GREENVILLE, S.C. — Duke coach Mike Krzyzewski isn’t waiting for New Orleans to win a championship.
While the rest of the men’s Sweet 16 field celebrates punching their tickets, the No. 2 Blue Devils are steadily lapping them in their collection of hardware, the most recent coming Sunday in an 85–76 win over No. 7 Michigan State at Bon Secours Wellness Arena.
“That’s how we’re approaching it,” Krzyzewski said. “Every game is a championship. You have to beat a great team every time you play. It’s like a championship.”
After rolling in title game No. 1 on Friday, a 78–61 win over No. 15 Cal State–Fullerton, Krzyzewski took down Tom Izzo, extending his all-time record over his old friend to 13–3, and avenging an NCAA tournament loss to the Spartans in 2019.
The win was No. 1,200 in Krzyzewski’s storied career, a feat he downplayed after the game.
“Obviously, it’s a lot of wins against quality competition,” Krzyzewski said. “Today was a good example of that. So, 1,200 is great, but seeing my grandkids and my family cheering and crying after the game was better.”
Krzyzewski had his own bout with emotions when talking about his team’s resilience and fortitude, turning to his players with tears in his eyes and saying, “You guys were terrific, man!
“I’m really proud to be your coach. It had nothing to do with coaching in those last four or five minutes, it was all about heart and togetherness, and they followed their hearts and God bless ’em; we’re in the Sweet 16.”
And they’re two-time champs.
Star freshman Paolo Banchero certainly got the “win a title” memo, scoring the go-ahead bucket with just under two minutes left in regulation and then blocking Spartans forward Joey Hauser’s shot attempt on the next possession. It set up a critical Jeremy Roach three-pointer to extend the lead.
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“We got down and, in the timeout, we said, ‘We can either lay down or turn it up,’” said Banchero, who posted 19 points, seven rebounds and four assists in the win. “It’s about having heart and just trusting each other.”
Duke certainly played championship-level defense on Hauser, whose hot hand produced a career-high 27 points in their Round 1 win over No. 10 Davidson. On Sunday, Hauser scored just five points and shot 1 of 5 from the field for the game.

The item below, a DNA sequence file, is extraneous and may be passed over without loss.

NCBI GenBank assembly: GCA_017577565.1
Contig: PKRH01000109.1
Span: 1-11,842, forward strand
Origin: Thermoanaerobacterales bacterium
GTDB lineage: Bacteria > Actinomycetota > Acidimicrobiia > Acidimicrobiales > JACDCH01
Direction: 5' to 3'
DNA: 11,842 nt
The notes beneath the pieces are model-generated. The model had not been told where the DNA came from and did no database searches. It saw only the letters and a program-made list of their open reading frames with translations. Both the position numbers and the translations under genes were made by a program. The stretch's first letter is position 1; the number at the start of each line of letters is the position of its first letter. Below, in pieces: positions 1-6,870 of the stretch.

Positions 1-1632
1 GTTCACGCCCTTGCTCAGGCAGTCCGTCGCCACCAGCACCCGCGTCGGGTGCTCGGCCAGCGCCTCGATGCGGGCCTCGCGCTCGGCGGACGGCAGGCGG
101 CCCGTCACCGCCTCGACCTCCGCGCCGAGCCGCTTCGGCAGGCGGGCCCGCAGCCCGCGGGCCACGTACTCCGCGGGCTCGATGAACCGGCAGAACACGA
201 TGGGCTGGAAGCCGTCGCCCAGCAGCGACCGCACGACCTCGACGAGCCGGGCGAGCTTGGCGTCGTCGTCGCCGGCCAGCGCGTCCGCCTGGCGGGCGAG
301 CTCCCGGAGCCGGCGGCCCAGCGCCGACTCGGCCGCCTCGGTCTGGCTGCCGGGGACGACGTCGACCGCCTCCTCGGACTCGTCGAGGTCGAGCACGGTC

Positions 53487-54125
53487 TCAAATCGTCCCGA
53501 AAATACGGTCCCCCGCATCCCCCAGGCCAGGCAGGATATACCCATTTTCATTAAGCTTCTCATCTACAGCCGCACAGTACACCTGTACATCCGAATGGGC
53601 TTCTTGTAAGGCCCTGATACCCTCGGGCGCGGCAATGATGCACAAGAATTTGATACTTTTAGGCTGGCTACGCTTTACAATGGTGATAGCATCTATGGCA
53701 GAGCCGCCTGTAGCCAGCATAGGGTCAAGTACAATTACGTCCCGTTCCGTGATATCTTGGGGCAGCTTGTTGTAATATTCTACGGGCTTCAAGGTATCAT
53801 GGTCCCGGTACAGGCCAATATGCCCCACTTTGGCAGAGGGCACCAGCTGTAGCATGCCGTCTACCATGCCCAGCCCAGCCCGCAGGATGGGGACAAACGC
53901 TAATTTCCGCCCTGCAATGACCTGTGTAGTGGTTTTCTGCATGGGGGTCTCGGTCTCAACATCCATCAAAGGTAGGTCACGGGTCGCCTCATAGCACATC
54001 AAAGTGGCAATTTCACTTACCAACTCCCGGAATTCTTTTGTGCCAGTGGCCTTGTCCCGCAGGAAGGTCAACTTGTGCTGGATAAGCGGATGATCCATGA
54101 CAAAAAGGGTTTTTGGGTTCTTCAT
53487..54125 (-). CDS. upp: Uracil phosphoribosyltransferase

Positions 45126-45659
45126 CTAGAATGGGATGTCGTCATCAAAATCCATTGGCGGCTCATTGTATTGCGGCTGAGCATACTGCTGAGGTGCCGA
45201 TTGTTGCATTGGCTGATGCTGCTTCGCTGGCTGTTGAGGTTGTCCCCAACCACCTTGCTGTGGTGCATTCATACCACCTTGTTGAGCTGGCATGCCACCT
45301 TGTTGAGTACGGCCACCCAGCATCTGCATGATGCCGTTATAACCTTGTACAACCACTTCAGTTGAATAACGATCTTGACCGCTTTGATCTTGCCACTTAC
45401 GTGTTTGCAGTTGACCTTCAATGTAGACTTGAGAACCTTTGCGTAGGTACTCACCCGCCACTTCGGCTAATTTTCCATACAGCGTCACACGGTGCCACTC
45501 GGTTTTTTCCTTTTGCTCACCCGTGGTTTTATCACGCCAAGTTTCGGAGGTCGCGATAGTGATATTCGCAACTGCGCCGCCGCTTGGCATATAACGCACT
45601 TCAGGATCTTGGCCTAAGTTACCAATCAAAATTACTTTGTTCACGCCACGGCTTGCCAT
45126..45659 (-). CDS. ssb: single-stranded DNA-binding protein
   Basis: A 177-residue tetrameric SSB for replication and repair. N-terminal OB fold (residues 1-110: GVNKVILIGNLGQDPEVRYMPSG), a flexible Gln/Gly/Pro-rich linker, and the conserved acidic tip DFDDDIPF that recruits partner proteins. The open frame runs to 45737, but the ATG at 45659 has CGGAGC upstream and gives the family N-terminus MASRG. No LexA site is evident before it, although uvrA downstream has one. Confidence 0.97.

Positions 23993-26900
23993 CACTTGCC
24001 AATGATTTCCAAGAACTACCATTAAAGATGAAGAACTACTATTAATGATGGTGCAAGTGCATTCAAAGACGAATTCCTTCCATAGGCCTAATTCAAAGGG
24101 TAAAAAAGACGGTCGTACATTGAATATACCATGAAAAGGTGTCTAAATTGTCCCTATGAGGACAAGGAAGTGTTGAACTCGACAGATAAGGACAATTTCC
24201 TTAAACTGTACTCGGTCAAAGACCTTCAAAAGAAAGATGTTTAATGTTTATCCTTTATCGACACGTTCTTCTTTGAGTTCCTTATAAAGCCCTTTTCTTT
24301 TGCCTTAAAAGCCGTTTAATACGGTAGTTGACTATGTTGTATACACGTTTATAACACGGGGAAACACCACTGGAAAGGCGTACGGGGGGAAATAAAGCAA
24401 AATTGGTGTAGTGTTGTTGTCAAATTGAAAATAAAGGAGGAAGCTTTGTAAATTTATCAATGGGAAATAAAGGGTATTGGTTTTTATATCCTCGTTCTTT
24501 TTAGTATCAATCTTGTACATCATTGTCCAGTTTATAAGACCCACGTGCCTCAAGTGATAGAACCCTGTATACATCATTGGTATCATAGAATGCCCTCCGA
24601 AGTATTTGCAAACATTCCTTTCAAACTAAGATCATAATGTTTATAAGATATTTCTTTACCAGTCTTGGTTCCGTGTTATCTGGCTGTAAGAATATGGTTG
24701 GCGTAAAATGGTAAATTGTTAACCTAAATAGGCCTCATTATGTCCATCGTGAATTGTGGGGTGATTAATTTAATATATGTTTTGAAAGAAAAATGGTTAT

Even after Spartans forward Gabe Brown picked up Hauser’s slack in the first half with 14 points, Duke held Brown to just four points in the second half, two of which were on a breakaway slam.
“I knew I was gonna have to bring my A-game,” Banchero said of his defensive effort.
It wasn’t a flawless defensive performance; and maybe that’s be expected in a heavyweight bout in March. Duke had small defensive miscues at times on the perimeter, which turned into open looks. Michigan State capitalized, knocking down 11 of 22 (50%) for the game—well above their 37% season average.
Still, Krzyzewski was laser-focused on Duke’s resolve after falling behind by five points with just over four minutes left in regulation. “We were so good in the last part of the game, I can’t tell you how proud I am of them,” he said. “They believe in one another.”
That bond was birthed last summer on two road trips to the Nike Peach Jam tournament. Banchero, Roach, Trevor Keels, Wendell Moore Jr. and Mark Williams piled into one car to cheer on their old AAU teams and developed a closeness that set the tone for the entire season.
“Ever since then we called ourselves the ‘Road Crew,’” Moore said. “We knew it was gonna come down to us at some point, so once we got into the huddle, we just looked in each other’s eyes and we knew we weren’t gonna lose.”
Two games and two championships in the bag in Greenville, Krzyzewski gave the Road Crew the coordinates for its next quest for titles.
“We take it to San Francisco,” Krzyzewski said.
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